Following weeks of questions, reviews, re-reviews and more questions from the community and the media, AMD has come out and cleared out a couple of issues. And one of those: despite what your BIOS and sensor monitors are saying, your Ryzen CPU isn’t really running that hot.
In a post on their official blog, AMD explained that their 7 series CPUs have a sensor called “T Control”. Otherwise called tCTL, it’s the primary sensor on the Ryzen series of CPUs that reports how hot everything is.
The sensor, according to AMD, takes the temperature from the interface point between the CPU die and the heatspreader. But a problem users have been noticing – including yours truly, who has been grappling with a Ryzen 7 1800X of late – is that the tCTL sensor is offset on the 1700X and 1800X CPUs, which AMD says is necessary so “all AMD Ryzen processors have a consistent fan policy”.
“Specifically, the AMD Ryzen™ 7 1700X and 1800X carry a +20°C offset between the tCTL° (reported) temperature and the actual Tj° temperature. In the short term, users of the AMD Ryzen™ 1700X and 1800X can simply subtract 20°C to determine the true junction temperature of their processor. No arithmetic is required for the Ryzen 7 1700. Long term, we expect temperature monitoring software to better understand our tCTL offsets to report the junction temperature automatically.”
The Ryzen 7 1800X I’ve been using, which is running off a Gigabyte AX370-Gaming 5 motherboard, has been reporting idle temperatures of approximately 52-60o at idle, and higher when workloads increase. The high idle temperatures were of enough concern that I emailed AMD to ask whether the samples I’d been supplied with (which I carried by hand back from San Francisco) were faulty in some way.
For reference, I’d been monitoring the CPU temperature through a variety of applications: HWMonitor Pro; a beta version of the Ryzen Master overclocking tool, which AMD supplied; the temperature monitor in the AX370’s BIOS, and HWiNFO. All four reported temperatures of 52o and beyond.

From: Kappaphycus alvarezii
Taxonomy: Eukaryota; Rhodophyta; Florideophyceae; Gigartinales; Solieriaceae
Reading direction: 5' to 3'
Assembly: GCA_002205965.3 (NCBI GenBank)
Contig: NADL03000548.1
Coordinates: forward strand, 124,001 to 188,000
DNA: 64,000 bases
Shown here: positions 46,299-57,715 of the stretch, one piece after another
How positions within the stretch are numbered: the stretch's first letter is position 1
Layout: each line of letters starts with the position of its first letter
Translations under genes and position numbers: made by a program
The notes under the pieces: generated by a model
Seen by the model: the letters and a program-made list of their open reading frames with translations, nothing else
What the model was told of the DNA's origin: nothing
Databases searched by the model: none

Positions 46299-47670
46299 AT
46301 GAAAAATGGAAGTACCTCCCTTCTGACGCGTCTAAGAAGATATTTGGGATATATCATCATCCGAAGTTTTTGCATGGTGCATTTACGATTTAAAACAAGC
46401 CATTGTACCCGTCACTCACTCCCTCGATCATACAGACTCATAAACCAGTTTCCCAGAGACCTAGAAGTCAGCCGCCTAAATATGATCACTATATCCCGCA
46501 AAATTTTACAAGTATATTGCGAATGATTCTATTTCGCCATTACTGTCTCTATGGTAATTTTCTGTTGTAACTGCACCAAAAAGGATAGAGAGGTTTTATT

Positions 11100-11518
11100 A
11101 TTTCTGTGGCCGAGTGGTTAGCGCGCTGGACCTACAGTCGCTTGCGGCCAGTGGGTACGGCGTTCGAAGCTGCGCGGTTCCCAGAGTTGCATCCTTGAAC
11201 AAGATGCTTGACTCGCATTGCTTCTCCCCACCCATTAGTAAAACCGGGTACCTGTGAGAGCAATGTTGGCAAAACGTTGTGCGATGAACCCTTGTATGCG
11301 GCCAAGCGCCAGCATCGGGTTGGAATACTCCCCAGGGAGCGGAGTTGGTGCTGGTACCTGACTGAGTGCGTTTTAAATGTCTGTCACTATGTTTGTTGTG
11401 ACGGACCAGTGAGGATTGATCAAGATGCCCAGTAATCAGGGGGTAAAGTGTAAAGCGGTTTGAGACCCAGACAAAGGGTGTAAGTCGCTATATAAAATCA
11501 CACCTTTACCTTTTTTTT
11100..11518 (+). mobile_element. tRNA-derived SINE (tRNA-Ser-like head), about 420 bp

Still, it’s nice to know that things aren’t really that hot. AMD also noted that users should still use the High Performance power plan within Windows 10, and that they “do not presently believe there is an issue” with the Windows 10 scheduler that was impacting upon Ryzen’s performance.
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“Going forward, our analysis highlights that there are many applications that already make good use of the cores and threads in Ryzen, and there are other applications that can better utilise the topology and capabilities of our new CPU with some targeted optimisations,” AMD said.
They added that Ryzen’s simultaneous multi-threading should “generally see a neutral/positive benefit” from having SMT enabled, although they linked to benchmarks from Techspot that showed the Ryzen 1800X matching Intel’s 5960X and 6600K CPUs once SMT was disabled. That’s partially down to optimisations that will come down the road, and that same analysis showed that disabling SMT had no effect in certain games.
“We have already identified some simple changes that can improve a game’s understanding of the “Zen” core/cache topology, and we intend to provide a status update to the community when they are ready.”